Perhaps nothing tells the story of Big Trouble in Little China better than the numbers. The film cost 25 million dollars to make, by far the biggest budget in director John Carpenter’s career to that point, and bombed at the box office, making only 11 million dollars back. It was widely misunderstood—audiences expecting a Kurt Russell action film received an offbeat, cheeseball riff on action movies, and many thought that the film’s portrayal of a magical underworld in San Francisco’s Chinatown reveled unfairly in dehumanizing depictions of Asian-Americans along the lines of Fu Manchu and Charlie Chan.
Director: John Carpenter
Producers: Keith Barish, Larry Franco, Jim Lau, James Lew, Paul Monash
Writers: Gary Goldman, David Z. Weinstein, W.D. Richter
Cinematographer: Dean Cundey
Editors: Steve Mirkovich, Mark Warner, Edward A. Warschilka
Music: John Carpenter, Alan Howarth
Cast: Kurt Russell, Kim Cattrall, Dennis Dun, James Hong, Victor Wong, Kate Burton, Donald Li
Genre: Action / Adventure / Comedy
US Theatrical Release: July 2, 1986
US Distributor: 20th Century Fox
It both has and hasn’t aged well. White commentators have tended to be rather quick to absolve Carpenter, arguing that the director was sending up the stereotypes, instead of glorifying them, and that the script ultimately portrays Russell’s Jack Burton as more of a well-intentioned doofus, while Dennis Dun’s Wang is, in some ways, the real hero of the film. There’s definitely a lot of support for this reading of the film: if nothing else, Big Trouble is a highly cinema-literate labor of love, packed with signifiers that will jump out mainly to folks who love action and Kung Fu movies as much as Carpenter does. That being said, as Jay Caspian Kang’s excellent recent New Yorker article on the #CancelColbert controversy illustrates, what white commentators think is all too often privileged above that of non-white commentators. Much of the conversation around Big Trouble today comes from film geeks who are eager to salvage the film’s critical reputation, and any attempt to do that has to address the film’s treatment of Asian-Americans. Suey Park, the activist behind #CancelColbert, and who is the subject of Kang’s article, argues how a similarly defensive “response shows the totality of white privilege” in the case of the twitter campaign against the Colbert Report. Basically, she argues, that the often vitriolic, condescending tenor of the outrage of Colbert fans on twitter against her came from their sense of privileged entitlement: "They say, ‘Suey is trying to take away a show we enjoy, so we’re going to start a petition to take away her First Amendment rights and make rape threats.’ All this happens because they were worried that a show they enjoyed might be taken away."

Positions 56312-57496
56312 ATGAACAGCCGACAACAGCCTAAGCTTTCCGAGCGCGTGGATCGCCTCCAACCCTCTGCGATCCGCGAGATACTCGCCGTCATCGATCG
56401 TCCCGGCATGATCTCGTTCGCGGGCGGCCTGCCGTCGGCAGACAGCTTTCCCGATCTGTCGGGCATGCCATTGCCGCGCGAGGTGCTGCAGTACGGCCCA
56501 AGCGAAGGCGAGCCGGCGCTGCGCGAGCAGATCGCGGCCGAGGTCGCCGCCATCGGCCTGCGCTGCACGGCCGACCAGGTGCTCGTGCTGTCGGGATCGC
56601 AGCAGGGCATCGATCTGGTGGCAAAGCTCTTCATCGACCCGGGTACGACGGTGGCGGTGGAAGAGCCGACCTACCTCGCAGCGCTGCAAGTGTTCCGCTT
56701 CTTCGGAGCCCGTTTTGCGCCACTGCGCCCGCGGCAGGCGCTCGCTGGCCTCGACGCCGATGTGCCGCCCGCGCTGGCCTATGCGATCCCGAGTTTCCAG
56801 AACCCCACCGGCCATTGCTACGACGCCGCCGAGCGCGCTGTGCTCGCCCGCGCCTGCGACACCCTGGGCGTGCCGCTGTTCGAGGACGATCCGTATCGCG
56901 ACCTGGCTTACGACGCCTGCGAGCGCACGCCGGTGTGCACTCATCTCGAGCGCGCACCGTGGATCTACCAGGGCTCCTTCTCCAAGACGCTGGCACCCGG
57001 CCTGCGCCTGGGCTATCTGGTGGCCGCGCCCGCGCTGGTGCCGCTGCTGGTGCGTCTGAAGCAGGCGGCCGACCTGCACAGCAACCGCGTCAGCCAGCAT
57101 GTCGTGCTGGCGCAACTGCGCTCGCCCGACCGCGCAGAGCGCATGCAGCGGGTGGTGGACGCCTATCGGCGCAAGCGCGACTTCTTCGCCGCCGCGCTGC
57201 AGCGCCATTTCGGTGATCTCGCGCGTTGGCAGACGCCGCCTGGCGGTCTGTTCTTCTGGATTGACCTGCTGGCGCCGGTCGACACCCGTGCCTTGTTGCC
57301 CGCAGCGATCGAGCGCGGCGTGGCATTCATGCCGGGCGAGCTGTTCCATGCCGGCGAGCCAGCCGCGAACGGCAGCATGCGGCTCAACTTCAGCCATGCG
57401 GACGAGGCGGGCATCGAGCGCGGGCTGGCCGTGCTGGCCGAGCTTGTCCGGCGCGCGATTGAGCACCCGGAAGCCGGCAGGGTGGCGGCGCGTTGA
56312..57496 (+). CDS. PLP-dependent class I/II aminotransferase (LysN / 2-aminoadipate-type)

As yet another white commentator myself, I can’t claim any authority over whether or not this movie is offensive. Big Trouble feels well-enough intentioned, like the cast is on the joke, and it’s definitely animated by a kind of positive energy. However, it is undeniably problematic. It’s certainly worth watching on its own merits, as a brilliant action-comedy that draws much of its charm from its cast, but it doubles as an instructive lesson in the ways progressive-enough white people with decent-enough intentions can fuck things up. All too often, pundits are out to either build something up to dizzying heights, or reduce it to rubble. Big Trouble in Little China is a movie that doesn’t deserve either of those fates—it’s animated by incredible cinematic joie-de-vivre, but limited by a privileged insensitivity that all too often gets a free pass from the (predominantly white) intellectual commentariat.
Let’s start with how the script introduces our film’s protagonist, Jack Burton, at the very beginning of the film. It is as good an example as any of how the film treats its primary, almost Lebowski-esque, non-hero. Screenwriter W.D. Richter knows his way around camp, and writes with obvious affection—even in the staging directions—for a guy who is basically a blowhard. Here’s the beginning of the film’s shooting script:
Jack Burton is a doofus, and when Richter writes that “if they still made outlaws in 1985, Jack Burton’d be one” it’s obvious that the type of outlaw we’re discussing is not exactly Butch Cassidy. “Like I told my last wife, I said, ‘I never drive faster than I can see” is a sterling example of the kind of dad humor (delinquent dad humor, maybe) that populates the script, and which Russell delivers with a great deal of charm and conviction. If nothing else, the film is a powerful argument for Russell as a very specific kind of comedic actor—one who can sell this kind of offbeat, maybe even self-indulgent brand of humor hard—really hard. The movie manages to coax belly laughs instead of small smiles and eye rolls, and it’s largely due to Russell’s charisma in the role.